The limits of mob-style takedowns

It is interesting to observe the dynamics of the interactions on the Internet. In the last couple of years several hosting (RBN, McColo and so on) organizations have been taken down by “denouncing them to the masses”. The usual flow of events was:

  • Evidence was gathered against them
  • The media “exposed” them
  • Their upstream providers cut the peering with them

What I find especially disturbing is that there is no “fair process” part involved here, it is based all on the varying level of sensibility of the people who operate different ISPs. Now I’m not saying that these organizations shouldn’t be taken down, but some kind of process should be placed around it, otherwise we will create a lot of collateral damage. A silver lighting in this darkness is the ICANN procedure for negotiating with registrars: they have a process and, even though it is sometimes slower, it works, while still having the guarantees of a “fair process”. The main reason I bring this up is because the FireEye blog has been running a series with “Industry Bad Actors”:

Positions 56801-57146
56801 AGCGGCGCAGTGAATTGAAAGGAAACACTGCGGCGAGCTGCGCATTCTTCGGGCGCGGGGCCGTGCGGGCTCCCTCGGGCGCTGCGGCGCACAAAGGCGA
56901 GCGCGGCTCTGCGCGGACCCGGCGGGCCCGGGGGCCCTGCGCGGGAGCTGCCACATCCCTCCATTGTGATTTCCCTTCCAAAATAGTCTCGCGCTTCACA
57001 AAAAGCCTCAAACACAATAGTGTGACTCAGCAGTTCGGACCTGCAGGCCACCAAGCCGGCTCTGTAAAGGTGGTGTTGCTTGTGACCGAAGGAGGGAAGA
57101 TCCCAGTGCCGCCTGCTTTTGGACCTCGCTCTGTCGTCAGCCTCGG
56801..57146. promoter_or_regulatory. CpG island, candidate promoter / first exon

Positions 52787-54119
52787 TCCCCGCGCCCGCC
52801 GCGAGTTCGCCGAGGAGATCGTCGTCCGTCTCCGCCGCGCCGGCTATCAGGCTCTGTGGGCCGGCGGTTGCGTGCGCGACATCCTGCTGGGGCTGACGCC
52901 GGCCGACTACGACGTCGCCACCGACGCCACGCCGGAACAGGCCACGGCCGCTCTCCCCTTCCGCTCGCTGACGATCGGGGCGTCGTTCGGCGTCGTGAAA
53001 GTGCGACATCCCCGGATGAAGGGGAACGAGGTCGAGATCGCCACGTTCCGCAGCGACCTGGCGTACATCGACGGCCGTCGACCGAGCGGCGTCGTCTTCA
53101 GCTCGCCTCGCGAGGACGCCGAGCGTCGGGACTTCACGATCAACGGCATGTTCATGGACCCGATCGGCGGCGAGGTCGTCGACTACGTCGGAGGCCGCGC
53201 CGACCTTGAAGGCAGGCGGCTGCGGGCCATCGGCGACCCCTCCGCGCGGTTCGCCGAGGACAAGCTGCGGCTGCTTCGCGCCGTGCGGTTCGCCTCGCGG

Besides the fact that the posts have a xenophobic tendency (the enumerated organizations are from Ukraine, China, etc – none from the USA), they don’t give a clear and objective measure for classifying a network as “bad”. So they found a couple of IP’s in a network serving up malicious content. Is that enough to classify it as “bad”? I can show at least twice as many in US based networks (AT&T anyone?). These numbers are not proof for anything. In a recent study of malicious domain names I found that the correlation between the country and the probability of a domain hosted there being malicious is the same as the correlation between the country and their “connectedness” (to put it simpler: larger networks have more bad stuff in them). So please: lets move away from arbitrarily labeling networks as bad and lets try coming up with objective criterion and guidelines for fair process before we have more cases of innocent victims suffering because of hasty take-down procedures.


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